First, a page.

The Case of the Anxiety Answer
Kris is a 46-year-old newly diagnosed with stage III cervical cancer. She is an avid runner and vegetarian, and she believes strongly in taking care of herself. “I never thought I would get cancer,” she says. “I thought I did everything I could to avoid this.”
Occupational and Physical Therapy May Improve Mental Health for Older Adults With Cancer
Older adults with cancer can have limited functional and health status; however, occupational (OT) and physical therapy (PT) are underused resources of care in this patient population. Researchers evaluated an outpatient CAncer REhabilitation (CARE) intervention program for this older adults in comparison to usual care. The study’s findings were presented at the ASCO Annual Meeting.
Integrated Palliative Care Following HCT Improves Some Psychologic Outcomes
Hospitalization following hematopoietic cell transplantation (HCT) can lead to significant psychologic distress for patients. Researchers assessed the impact of an inpatient palliative care intervention on patient reported quality-of-life (QOL), mood, and post-traumatic stress disorder (PTSD) six months post-HCT. The researchers presented the study at the ASCO Annual Meeting.
Research Gives Insight on Cognitive Function in Patients With Cancer
Poor cognitive function can cause distress, impact quality of life, and contribute to treatment non-adherence, Catherine Bender, PhD, RN, FAAN, from the University of Pittsburgh, explained during the Distinguished Nurse Researcher session at the 42nd Annual Congress in Denver, CO. She is the 2017 recipient of the Distinguished Nurse Research Award, which recognizes the contributions of a member who has conducted or promoted research that has enhanced the science and practice of oncology nursing.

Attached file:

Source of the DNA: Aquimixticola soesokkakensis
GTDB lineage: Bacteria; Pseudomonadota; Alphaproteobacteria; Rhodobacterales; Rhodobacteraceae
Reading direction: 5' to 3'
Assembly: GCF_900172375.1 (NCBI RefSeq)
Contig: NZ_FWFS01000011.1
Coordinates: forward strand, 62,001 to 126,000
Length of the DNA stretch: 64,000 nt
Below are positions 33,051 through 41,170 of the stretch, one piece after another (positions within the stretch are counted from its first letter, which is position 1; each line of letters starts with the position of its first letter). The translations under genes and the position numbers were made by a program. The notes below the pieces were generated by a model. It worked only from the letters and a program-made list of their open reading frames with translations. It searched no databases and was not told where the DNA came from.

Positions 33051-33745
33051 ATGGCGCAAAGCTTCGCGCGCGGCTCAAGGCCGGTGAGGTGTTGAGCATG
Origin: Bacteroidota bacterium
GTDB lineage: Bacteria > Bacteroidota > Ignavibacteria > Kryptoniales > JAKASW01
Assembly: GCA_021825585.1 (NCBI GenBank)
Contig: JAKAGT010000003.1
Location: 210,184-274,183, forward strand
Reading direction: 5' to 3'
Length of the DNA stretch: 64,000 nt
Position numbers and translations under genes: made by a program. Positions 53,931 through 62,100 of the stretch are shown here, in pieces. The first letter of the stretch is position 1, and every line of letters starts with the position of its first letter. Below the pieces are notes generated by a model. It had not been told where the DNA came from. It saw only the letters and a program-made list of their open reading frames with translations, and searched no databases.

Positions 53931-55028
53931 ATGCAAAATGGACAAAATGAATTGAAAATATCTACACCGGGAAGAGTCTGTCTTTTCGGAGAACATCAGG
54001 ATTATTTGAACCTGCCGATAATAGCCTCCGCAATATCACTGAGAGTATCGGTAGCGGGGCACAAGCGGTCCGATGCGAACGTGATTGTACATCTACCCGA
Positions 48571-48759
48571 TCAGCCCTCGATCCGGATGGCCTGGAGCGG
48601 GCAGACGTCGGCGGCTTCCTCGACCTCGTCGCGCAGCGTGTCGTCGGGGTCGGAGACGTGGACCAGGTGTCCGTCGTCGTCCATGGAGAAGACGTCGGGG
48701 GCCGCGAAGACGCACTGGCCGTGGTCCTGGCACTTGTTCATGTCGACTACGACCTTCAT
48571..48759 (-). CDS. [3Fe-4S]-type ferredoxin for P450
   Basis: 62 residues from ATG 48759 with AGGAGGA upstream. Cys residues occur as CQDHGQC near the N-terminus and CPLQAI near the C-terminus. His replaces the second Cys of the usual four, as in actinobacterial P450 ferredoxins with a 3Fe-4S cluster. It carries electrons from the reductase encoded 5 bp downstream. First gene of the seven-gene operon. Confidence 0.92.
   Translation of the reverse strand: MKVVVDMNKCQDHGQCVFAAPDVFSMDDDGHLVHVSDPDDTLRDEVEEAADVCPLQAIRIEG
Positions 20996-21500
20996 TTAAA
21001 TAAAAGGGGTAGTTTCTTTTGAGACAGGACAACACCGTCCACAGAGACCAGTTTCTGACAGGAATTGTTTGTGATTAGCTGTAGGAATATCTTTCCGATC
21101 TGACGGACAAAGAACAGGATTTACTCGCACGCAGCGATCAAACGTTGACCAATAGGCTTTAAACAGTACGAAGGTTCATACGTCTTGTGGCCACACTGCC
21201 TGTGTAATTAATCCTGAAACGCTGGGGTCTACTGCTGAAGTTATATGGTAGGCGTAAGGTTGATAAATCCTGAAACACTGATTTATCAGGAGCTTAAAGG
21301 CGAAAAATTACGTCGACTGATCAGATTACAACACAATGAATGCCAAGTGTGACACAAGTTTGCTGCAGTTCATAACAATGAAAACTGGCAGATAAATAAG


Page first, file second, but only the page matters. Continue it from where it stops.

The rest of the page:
Use Pharmacologic and Nonpharmacologic Options to Treat Anxiety and Depression in Patients With Cancer
Jane Rosenthal, MD, FAPM, from New York University Langone Medical Center, discussed treatment and management options patients suffering from these disorders during a session at the 42nd Annual Congress in Denver, CO.
The Psychological Benefits of Cancer Prehabilitation
Cancer prehabilitation is a whole-person approach to quality cancer care. Along with potential physical gains, patients who participate in cancer prehabilitation (interventions started prior to cancer therapies) may also benefit emotionally and socially. The Case of the Deconditioned Patient focused on the physical benefits Frank experienced as a result of attending prehabilitation before he had surgery for lung cancer. Frank’s psychological gains were no less impressive.